Nashville – A federal judge on Sunday blocked the release of a Tennessee man, officials said, who wore flexible plastic handcuffs during the riot on the U.S. Capitol. U.S. District Judge Beryl A. Howell for the District of Columbia also ordered that he be taken to Washington for further prosecution.
Howell overturned an order made Friday by a Tennessee judge regarding the release of Eric Munchel, of Nashville, which paved the way for Munchel’s release on Monday. Howell stayed the lower court order pending a review.
Two rioters were seen wearing zip ties during the havoc on the Capitol. Munchel has been dubbed “the guy in the zip tie” on social media.
After testifying at a detention hearing on Friday, U.S. Justice of the Peace Jeffrey Frensley of the Middle District of Tennessee determined that Munchel was not a flight risk and was not causing harm to the public.
Federal prosecutors have argued that Munchel’s offenses are serious enough to detain him pending trial to ensure the safety of the community.
According to court records, an FBI search of Munchel’s home revealed the tactical equipment he was wearing during the Jan.6 assault on the Capitol, five pairs of plastic handcuffs, several weapons, hundreds of cartridges and a drum style magazine.
Munchel is accused of violent entry and disorderly conduct on the Capitol grounds, conspiracy and civil unrest. He risks up to 20 years if convicted.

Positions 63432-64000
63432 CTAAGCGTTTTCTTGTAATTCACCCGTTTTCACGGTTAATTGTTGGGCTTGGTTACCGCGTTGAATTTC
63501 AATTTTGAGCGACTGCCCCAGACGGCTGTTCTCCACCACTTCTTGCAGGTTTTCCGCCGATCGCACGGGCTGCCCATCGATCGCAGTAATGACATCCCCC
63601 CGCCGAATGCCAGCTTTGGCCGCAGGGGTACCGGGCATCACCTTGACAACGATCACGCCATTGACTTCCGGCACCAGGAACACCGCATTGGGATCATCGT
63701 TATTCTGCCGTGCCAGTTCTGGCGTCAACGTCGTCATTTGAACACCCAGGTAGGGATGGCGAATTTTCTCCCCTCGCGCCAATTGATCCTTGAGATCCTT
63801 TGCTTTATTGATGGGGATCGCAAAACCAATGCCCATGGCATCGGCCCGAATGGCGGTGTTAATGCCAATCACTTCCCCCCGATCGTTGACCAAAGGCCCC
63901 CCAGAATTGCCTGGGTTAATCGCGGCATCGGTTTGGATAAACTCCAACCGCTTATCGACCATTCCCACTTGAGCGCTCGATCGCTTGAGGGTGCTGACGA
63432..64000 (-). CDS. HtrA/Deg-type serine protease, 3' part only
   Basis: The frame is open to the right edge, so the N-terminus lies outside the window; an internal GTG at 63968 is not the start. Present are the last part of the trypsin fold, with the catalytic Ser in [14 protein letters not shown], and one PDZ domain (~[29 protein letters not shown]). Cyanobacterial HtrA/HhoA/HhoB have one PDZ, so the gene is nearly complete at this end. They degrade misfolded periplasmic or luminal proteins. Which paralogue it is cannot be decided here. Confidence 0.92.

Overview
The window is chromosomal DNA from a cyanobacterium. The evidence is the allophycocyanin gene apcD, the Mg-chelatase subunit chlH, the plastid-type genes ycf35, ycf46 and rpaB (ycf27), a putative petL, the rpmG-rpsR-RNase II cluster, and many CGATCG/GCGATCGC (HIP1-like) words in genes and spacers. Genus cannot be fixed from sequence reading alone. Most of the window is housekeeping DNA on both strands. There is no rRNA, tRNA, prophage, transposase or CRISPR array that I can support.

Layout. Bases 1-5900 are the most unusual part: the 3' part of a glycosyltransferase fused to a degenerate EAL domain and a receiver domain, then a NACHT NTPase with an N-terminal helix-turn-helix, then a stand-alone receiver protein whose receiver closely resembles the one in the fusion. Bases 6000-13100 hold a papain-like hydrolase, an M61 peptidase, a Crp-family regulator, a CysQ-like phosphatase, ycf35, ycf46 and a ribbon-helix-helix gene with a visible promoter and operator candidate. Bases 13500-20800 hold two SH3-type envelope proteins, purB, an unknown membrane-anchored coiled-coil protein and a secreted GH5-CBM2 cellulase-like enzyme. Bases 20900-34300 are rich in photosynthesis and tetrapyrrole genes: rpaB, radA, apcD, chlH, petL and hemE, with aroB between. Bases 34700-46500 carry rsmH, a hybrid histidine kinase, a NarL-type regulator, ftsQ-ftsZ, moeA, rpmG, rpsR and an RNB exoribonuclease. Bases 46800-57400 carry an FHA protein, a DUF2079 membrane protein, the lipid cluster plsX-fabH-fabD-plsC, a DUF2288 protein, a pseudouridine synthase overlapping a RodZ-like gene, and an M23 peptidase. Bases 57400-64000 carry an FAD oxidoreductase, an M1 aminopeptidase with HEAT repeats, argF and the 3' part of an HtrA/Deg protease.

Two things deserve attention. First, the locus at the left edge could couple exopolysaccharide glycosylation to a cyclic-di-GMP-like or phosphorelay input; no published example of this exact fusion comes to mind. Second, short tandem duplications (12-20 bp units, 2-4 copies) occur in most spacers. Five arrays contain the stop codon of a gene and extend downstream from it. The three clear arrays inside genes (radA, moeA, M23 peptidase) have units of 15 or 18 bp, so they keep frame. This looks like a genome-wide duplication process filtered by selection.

Munchel has been in federal custody since his arrest on January 10, when he surrendered to authorities.
In a memorandum in support of the detention, prosecutors said Munchel traveled to Washington with his mother, Lisa Eisenhart, who was also charged in the Capitol Riot. The two attended Donald Trump’s “Stop the Steal” rally in which the former president repeated his baseless allegations of voter fraud and urged the crowd to march to Capitol Hill and “fight like hell.”
Court documents allege Munchel entered the Senate chamber just minutes after the chamber was evacuated.
Munchel “saw himself as a revolutionary, in the mold of those who overthrew the British government in the American Revolution”, according to court documents. He was “dressed for combat” with “combat boots, military fatigues, a tactical vest, gloves and a gaiter that covered his entire face except his eyes,” documents indicate. He also carried a stun gun on his hip and mounted a cell phone to his chest to record the events.
WUSA says the emergency appeal of Frensley’s order filed by U.S. District Attorney for the District of Columbia Michael Sherwin included an allegation that was not presented at Friday’s hearing: that Munchel was part of a group that assaulted and threatened a Bloomberg reporter they mistakenly had. identified as “antifa”.
The appeal argued that, contrary to Frensley’s decision, Munchel could “not make any serious allegation that he had attended Capitol Hill on January 6 with the intention of engaging in peaceful protest or civil disobedience.” .
“Instead,” Justice Department lawyers wrote, “the evidence supports the conclusion that he intended to contribute to chaos, obstruct Electoral College certification, and sow fear.” .